Archive | November 2012

Session 5: Information Architecture: Site Maps, Wireframes and Storyboards


  • Geek speak
  • Competitive analysis discussion/feedback
  • Visual design tools mini-lecture/discussion/practice
  • Project work/lab
  • Dinner break – 7:00- 7:30 pm (I have to do a hangout)

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Project Assignments

Precis for projects

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A Comparison of The Seattle Times, New York Times and BBC News sites

Group: Ian and Jake

Genre: News Media

The Seattle Times

The New York Times

BBC News

Similarities in Design

  • All three news sites have a top search bar (although two are on the right side, and NY Times is on the left)
  • All three have white backgrounds and black logos.
  • Both the Seattle Times and the New York Times have the same font.
  • They all use a basic three-column layout to organize content
  • All sites included a combination of blue and black text.


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Stealing Competition Secrets for

My site is ultimately about artistic expression. It will display the collaborative work of my brother and I: visual, audio and literary. What I would see effective design is a design that does not interfere with the art that is being express in the content. The design should be intuitive: navigation should be effortless and shouldn’t detract from the aesthetic.

The people who will be coming to our site would be people who are looking to be inspired by our art. They would also be artistic people such as musicians, creative writers, filmmakers, photographers, etc. We also want to attract potential partners who will work with us to produce more content. Another group of people who will be attracted to our site will be our friends and family—basically people with a vested interest in being familiar with our more creative side.

The sites that I’ve identified that would act a completion are:

Kemi Alabi


Fiction Family

Kemi Alabi

This is a personal portfolio for Kemi Alabi who is a spoken word poet and performer.


I love the way the background has an artistic pattern that doesn’t interfere with the content, which appears to be placed on a clean white layer. I like the typography, especially with the links.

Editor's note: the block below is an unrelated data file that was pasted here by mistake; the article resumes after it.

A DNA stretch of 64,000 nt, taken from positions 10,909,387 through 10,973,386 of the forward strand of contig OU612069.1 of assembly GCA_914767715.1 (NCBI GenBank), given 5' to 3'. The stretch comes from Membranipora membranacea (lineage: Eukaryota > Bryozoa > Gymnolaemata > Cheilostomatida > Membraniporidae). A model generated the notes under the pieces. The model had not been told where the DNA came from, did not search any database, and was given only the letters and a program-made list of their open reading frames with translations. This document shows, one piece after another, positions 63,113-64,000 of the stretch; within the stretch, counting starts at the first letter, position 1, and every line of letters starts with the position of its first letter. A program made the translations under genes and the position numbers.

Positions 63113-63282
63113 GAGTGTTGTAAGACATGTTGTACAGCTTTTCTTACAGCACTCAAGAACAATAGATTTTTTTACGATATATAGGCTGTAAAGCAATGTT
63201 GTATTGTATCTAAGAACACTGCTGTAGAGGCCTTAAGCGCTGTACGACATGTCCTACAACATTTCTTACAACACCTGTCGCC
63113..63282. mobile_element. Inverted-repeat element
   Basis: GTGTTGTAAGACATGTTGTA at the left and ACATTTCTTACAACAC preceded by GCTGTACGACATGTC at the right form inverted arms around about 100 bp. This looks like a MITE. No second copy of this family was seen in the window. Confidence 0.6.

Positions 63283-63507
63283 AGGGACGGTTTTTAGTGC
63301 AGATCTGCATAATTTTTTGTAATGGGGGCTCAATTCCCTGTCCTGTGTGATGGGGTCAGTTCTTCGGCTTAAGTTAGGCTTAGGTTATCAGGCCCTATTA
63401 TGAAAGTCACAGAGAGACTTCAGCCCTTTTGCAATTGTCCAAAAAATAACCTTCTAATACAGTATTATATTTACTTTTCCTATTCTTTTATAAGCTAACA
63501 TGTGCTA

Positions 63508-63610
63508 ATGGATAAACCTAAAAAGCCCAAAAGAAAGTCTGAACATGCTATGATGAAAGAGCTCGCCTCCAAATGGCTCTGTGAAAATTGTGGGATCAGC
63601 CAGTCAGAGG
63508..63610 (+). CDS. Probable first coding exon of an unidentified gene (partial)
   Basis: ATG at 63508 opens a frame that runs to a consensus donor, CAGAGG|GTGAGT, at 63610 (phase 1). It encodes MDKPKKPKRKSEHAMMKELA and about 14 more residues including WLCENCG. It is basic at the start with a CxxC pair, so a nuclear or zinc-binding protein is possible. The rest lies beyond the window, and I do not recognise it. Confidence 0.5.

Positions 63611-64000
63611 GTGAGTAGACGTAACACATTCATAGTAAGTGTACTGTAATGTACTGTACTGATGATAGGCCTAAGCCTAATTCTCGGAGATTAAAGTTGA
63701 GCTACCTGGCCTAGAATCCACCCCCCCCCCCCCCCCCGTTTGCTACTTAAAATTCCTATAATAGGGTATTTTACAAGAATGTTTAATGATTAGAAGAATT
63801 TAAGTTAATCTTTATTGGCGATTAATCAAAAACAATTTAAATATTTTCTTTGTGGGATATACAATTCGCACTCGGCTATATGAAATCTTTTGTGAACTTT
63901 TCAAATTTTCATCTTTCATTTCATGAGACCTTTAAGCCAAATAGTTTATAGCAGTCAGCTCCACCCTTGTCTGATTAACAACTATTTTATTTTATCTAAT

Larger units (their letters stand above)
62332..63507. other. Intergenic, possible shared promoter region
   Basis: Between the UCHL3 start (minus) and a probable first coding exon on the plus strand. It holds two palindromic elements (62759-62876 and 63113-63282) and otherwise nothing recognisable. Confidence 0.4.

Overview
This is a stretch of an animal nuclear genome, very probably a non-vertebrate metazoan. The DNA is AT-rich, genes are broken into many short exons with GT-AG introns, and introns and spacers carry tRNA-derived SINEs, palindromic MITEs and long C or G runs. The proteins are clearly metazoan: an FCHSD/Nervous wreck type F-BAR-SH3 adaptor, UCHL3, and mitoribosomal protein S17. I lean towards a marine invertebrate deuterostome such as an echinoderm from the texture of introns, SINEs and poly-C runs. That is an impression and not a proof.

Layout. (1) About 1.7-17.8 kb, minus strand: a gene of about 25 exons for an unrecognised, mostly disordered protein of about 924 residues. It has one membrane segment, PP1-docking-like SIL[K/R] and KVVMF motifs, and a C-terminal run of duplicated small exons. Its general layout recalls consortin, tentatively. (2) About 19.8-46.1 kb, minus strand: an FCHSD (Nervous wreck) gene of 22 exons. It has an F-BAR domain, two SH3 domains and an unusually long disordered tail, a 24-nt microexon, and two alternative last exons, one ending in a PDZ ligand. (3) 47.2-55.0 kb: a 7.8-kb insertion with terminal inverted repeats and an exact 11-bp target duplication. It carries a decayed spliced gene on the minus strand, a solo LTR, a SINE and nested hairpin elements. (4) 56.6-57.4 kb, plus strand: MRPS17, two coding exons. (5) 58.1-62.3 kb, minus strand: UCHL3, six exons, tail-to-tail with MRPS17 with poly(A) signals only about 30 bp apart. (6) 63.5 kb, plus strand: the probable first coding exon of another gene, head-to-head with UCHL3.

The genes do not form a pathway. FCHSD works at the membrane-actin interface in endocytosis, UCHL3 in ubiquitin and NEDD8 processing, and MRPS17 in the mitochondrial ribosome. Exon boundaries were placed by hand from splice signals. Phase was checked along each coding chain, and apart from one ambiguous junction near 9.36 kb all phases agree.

Her home page doesn’t display any content and is labled simply as hey. The link to the photo page is not apparent and can be found only after hovering over the video page link. Same with bio, which drops down after hovering over “hey.”


Nabil Abou-Harb is an Arab-American filmmaker and photographer. This is a portfolio of his work.


It has a clean white minimal look that I like. I especially like his videos page with displays his films from side to side rather than up and down. His info page is concise and straight forward.


The theme is almost too minimal and would be quite boring if it were not for the bold pictures. The home page is also static, displaying only one large photo.

Fiction Family

Fiction Family is a music collaboration between Switchfoot front man Jon Forman and Nickel Creek guitarist, Sean Watkins.


I like the greyscale theme of the pictures on the homepage which pan left to right, rotating periodically. Even though the images are inactive, this is much better than a static home page. There is a pattern on the background which doesn’t distract to the content but rather enhances it. I like the way they have embedded Soundcloud to their media page.


Half of the six links to pages on the top take the visitor to a different site, such as Store. Also, I think it was redundant to place Twitter and Facebook as links on the top.



Domain Name System (DNS)

Domain Name System, or DNS is a system that resolves and matches domain names and IP addresses of servers and devices on the Internet. All devices and/or services connected to the Internet, including servers are identified by two IP addresses, IPv4 and IPv6. In order to access information contained in these servers, a device needs to request it with the IP address. However, IP addresses are long strings of number which are difficult to remember for humans (e. g. for

DNS provides a way to match these IP numbers to a domain name that uses words and letters, making it easier for humans to remember and recognize. The first version was invented by Paul Mockapetris in 1983. Although the name to number system was used since the days of ARAPNET, DNS provided hierarchical, automatic, distributive method of doing so that was less vulnerable to crisis.